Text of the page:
Botanists are always in the mood. Especially when they are in the Tasmanian wilderness world heritage area with permission from Parks and Wildlife to go off track if a “target” species is spied.
I’ve joined eight walkers on a botany-themed version of the Overland Track run by Tasmanian Walking Company, the only operator with private huts on the 65km trail. The Overland, on Palawa country, is best known for Cradle Mountain in the north, Tasmania’s highest peak, Mt Ossa, and Australia’s deepest freshwater lake, Lake St Clair. But these are the big, quantifiable things; landmarks to point at from a distance. Our walk is all about the microcosms blooming around our feet. As our guide, Vito Macolino, says: “I thought I was staring at the ground a lot in the last few seasons but it turns out I’m not.”
Special-interest walks have surged in popularity, commonly focused on art, food, photography or architecture. But the most exciting aspect of this trip is not everything I learn about Tasmania’s endemic alpine plants, but participating in an active scientific expedition to collect seeds that are healthy and genetically diverse. In short: helping. Because while botany is a hard science, heavy on Latin, seed collecting is a numbers game that responds well to a few extra sets of hands.
Royal Tasmanian Botanical Gardens botanist James Wood is here to do what he does most days: fill gaps in the seed collection he manages as part of the Millennium Seed Bank Project, based at Britain’s Kew Gardens. He’s joined by a bevy of neophyte botanists whose mission is described by RTBG as “critical” due to Tassie’s hotter, drier summers and increasingly severe bushfires.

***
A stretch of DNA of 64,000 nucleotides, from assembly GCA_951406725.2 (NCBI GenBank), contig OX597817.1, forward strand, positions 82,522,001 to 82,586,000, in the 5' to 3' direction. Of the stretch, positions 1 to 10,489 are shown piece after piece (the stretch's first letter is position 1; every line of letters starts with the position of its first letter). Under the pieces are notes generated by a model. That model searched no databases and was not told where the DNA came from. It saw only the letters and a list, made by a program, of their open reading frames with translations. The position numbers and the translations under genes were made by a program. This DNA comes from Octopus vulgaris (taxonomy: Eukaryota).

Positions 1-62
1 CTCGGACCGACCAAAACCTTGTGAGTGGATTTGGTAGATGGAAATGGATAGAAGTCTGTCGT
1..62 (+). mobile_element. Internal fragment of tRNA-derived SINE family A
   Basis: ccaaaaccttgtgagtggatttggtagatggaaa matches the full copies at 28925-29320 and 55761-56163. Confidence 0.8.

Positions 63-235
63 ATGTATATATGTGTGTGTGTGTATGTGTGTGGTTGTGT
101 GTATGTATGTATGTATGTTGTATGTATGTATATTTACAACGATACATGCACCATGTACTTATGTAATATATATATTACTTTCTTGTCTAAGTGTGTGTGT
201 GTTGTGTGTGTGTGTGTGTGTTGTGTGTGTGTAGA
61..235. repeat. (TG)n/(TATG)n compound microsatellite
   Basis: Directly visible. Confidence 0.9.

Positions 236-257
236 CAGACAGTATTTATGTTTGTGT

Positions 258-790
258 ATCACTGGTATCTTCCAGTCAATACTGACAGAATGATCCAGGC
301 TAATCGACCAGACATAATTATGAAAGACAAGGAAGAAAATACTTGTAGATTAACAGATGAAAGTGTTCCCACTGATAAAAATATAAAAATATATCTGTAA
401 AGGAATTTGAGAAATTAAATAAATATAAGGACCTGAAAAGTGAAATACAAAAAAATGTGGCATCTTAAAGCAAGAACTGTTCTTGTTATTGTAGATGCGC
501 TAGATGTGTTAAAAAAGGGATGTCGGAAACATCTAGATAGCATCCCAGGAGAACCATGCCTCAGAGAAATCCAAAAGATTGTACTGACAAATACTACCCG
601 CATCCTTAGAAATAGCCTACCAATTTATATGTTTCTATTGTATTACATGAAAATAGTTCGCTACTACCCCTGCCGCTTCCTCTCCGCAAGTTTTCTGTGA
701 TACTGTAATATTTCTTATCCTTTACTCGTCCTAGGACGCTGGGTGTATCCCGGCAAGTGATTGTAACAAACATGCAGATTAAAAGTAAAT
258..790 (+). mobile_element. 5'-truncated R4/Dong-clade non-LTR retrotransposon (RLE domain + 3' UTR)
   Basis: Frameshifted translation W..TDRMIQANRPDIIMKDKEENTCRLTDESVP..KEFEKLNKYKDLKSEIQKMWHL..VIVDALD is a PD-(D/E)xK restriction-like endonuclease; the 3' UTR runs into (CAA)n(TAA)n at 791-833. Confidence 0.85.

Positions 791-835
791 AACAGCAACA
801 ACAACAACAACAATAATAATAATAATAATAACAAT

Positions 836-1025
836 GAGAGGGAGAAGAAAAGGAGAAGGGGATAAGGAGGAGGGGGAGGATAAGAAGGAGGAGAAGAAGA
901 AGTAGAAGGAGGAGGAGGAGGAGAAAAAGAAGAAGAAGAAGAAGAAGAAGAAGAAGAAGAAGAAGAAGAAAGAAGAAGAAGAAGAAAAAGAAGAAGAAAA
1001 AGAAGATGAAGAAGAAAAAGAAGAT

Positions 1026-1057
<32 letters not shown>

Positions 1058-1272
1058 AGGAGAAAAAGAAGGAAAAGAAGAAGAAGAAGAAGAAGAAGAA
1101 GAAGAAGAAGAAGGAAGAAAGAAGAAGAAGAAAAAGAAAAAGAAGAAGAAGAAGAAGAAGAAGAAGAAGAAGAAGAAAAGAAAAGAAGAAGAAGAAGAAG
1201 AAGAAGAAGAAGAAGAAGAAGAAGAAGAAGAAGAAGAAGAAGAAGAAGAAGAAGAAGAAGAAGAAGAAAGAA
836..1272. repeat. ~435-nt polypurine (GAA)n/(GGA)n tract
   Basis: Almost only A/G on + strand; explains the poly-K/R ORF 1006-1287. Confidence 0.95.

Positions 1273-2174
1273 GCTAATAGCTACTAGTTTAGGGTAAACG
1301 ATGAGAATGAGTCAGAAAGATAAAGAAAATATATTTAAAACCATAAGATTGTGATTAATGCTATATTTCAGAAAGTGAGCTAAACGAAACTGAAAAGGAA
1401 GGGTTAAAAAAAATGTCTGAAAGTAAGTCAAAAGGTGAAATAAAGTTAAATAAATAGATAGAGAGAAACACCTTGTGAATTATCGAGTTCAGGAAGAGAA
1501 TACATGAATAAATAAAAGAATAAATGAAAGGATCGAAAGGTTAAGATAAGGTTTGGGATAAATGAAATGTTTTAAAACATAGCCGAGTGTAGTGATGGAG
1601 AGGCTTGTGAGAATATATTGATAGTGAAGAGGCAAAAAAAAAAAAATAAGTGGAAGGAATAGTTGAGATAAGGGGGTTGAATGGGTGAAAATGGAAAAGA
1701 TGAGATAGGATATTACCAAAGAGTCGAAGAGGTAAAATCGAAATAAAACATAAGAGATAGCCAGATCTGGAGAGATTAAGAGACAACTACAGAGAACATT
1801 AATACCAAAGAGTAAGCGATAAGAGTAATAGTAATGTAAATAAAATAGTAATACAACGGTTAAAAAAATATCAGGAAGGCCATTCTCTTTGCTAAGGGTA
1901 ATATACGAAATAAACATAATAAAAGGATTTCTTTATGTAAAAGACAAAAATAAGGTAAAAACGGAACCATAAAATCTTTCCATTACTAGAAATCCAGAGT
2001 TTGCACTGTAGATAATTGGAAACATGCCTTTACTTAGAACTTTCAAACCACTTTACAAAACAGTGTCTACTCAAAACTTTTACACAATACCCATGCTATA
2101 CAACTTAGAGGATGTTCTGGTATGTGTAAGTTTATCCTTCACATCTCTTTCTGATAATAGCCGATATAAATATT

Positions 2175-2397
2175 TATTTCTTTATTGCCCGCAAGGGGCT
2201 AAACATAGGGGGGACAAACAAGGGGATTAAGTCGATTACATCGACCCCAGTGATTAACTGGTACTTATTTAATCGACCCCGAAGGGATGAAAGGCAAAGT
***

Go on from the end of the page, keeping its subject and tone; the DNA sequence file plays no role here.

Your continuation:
“Upland species on the Overland Track are potentially more vulnerable to climate change as they are built for colder, wetter conditions,” says Wood. “Collecting seeds from the peaks is an important biodiversity move.”
Adding a conservation twist to the Overland is the cherry on top of a walk that is already glorious. Over six days, the terrain cycles through moody moorland, picturesque peaks, inky-black lakes and rainforest that conjures The Lord of the Rings. In Pinestone Valley we see a snaggled stand of petrified pencil pines, bleached and bony, killed by a bushfire in the 1890s. Near a series of thunderous waterfalls we spot giant pandani, the world’s tallest heath plant, their fronds curling coquettishly in show-off ringlets.
The weather, meanwhile, pays no heed to the notion it should behave a certain way: sunstroke and hypothermia can happen on a single summer day if conditions take a turn. Our day of storm, squall and squelching boots is endured rather than enjoyed, yet it’s the most-relished anecdote afterwards.
On day three, after lunch at Old Pelion hut (built in 1917 and still containing a guest book with entries from the 1940s), we begin circling hundreds of prickly daisybush shrubs on Pelion Plains, scraping their seeds into bags. On day four, half of the group summits Mt Pelion East to slither around, gathering alpine groundsel and sundew. Another afternoon, when I misidentify a plant as an orchid, Wood tells me it’s a trigger plant found only in Australia, called stylidium. He takes a tiny twig and pokes the plant’s centre so its sexual organs snap up, thinking it’s a bug.
Thinking? After six days in the bush with a botanist, I’m beginning to think differently myself.
Kate Hennessy was a guest of Tasmanian Walking Company and Tourism Tasmania.